Today, we head to the land of spas, goulash and Rubik’s Cubes. It’s Hungary!!!
Hungary first participated in the Eurovision Song Contest in 1994. That year also provided them with their best result ever, a fourth-place finish by Friderika Bayer with “Kinek mondjam el vétkemet?”. They took a hiatus from the contest from 1999 to 2004 and again in 2006 and 2010. In 2015, András Kállay-Saunders finished fifth in the final with “Running”, their second best result ever. Last year, Freddie finished 19th in the final with “Pioneer”.
The Hungarian broadcaster, Media Services and Support Trust Fund (MTVA), organised the sixth edition of A Dal (The Song), to select the Hungarian entry. This method has given Hungary final qualifiers every year. 30 songs intially competed over 3 heats. In each heat, the jury and public chose five qualifiers. A sixth qualifier was chosen by the public from the five entries that did not originally win the vote. 18 songs competed over two semi-finals, with three qualifiers decided by jury and public voting and one additional qualifier by public voting alone. In the final, the winner was selected over two rounds of voting. In the first round, the jury selected four songs to advance to the superfinal. In the superfinal, public voting alone decided the winner. Joci Pápai eventually won the Hungarian ticket to Kyiv.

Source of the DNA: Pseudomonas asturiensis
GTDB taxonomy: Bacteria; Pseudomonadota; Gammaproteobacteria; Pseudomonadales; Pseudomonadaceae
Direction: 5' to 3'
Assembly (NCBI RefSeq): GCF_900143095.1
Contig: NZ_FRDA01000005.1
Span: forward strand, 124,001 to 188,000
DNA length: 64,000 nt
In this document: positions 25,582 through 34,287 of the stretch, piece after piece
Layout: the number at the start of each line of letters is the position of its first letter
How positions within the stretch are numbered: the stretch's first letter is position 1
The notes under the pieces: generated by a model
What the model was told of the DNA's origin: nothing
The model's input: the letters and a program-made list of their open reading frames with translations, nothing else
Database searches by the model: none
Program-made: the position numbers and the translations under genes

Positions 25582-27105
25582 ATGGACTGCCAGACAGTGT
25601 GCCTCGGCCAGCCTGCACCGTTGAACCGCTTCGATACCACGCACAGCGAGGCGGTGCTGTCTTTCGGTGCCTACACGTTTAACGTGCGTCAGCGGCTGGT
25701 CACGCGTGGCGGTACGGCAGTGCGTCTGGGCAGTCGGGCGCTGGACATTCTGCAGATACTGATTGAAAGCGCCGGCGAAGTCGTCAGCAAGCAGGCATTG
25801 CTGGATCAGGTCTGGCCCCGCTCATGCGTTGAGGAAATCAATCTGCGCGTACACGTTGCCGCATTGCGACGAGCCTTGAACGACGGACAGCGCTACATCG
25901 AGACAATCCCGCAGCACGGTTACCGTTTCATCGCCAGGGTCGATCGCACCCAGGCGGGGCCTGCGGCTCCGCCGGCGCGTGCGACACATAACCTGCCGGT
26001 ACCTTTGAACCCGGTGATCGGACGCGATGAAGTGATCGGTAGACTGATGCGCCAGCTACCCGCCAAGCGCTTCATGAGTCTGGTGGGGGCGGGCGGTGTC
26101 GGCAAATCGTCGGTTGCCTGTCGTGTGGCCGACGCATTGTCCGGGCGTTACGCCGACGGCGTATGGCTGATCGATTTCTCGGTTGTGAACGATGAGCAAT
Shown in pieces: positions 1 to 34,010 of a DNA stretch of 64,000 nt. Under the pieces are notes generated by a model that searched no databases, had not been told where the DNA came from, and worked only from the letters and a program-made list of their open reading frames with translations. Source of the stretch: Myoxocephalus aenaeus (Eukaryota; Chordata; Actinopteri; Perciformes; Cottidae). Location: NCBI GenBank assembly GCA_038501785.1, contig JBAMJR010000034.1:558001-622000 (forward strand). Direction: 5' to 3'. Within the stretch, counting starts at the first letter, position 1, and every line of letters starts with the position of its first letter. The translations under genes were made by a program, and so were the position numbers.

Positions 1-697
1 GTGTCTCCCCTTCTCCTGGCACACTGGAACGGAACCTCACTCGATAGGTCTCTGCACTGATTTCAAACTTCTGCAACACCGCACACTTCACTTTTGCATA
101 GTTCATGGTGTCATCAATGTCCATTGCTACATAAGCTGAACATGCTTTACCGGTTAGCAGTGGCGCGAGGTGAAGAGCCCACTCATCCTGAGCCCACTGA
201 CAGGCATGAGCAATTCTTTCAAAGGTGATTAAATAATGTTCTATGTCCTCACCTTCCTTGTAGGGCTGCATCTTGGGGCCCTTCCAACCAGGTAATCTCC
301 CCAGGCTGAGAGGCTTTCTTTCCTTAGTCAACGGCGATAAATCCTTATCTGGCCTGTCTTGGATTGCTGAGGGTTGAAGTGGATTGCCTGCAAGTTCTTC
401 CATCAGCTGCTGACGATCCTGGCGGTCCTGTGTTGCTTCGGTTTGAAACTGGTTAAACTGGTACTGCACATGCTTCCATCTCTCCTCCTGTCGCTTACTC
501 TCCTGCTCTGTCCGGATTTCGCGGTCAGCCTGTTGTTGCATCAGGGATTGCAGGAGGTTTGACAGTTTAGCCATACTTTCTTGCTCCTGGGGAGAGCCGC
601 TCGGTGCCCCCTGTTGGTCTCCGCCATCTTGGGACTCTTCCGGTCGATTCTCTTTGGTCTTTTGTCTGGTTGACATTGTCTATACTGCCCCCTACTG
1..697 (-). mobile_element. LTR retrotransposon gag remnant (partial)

Jószef “Joci” Pápai was born on September 22nd 1981 in Tata in northwestern Hungary. He is the first person of Romani descent to represent Hungary. At the age of four, he started playing guitar. His father was the leader of a gypsy orchestra. His first public performance was in 2005, when he auditioned for the second season of Megasztár. He was eliminated before the live shows. Undeterred, he released his first single Ne nézz így rám (Don’t look at me like that) later that year and the song was a success. He collaborated with the rapper Majka on the songs Nélküled (Without You) and Nekem ez jár, (I Deserve This) in 2006 but his greatest success came in 2015 with Mikor a test örexik (When the body is old). His entry for Kyiv “Origo” (Origin) is a self-written and composed track.
This song blends Hungarian and Romani musical traditional music with modern sounds and the result? A modern representation of Hungary. I must also commend the rap in this because it’s one of the few times I’ve rap in a Eurovision song done well. However, I’m not exactly raving about it either. It gets a tad repetitive after a while and it doesn’t really go anywhere. Hungary may struggle to qualify for the final.
What Could Have Been
Hungary seemed keen on sending a song in their native tounge this year, as five of the eight finalists performed in Hungarian. One of these, and the better choice in my opinion, was Gabi Tóth & Freddie Shuman feat. Begi Lofti with “Hosszú idők” (Long times). This song is epic, almost primal at times. Gabi gives a captivating performance and while the public loved it, she never got much love from the jury. If the jury had thought better of her, Hungary might have been a challenger for first place this year.
Sok szerencsét Magyarországra!
Is this the origin of good or bad times for Joci? Leave your comments below. Stay tuned tomorrow for another Eurovision preview!
(Sources: eurovision.tv, MTVA, YouTube)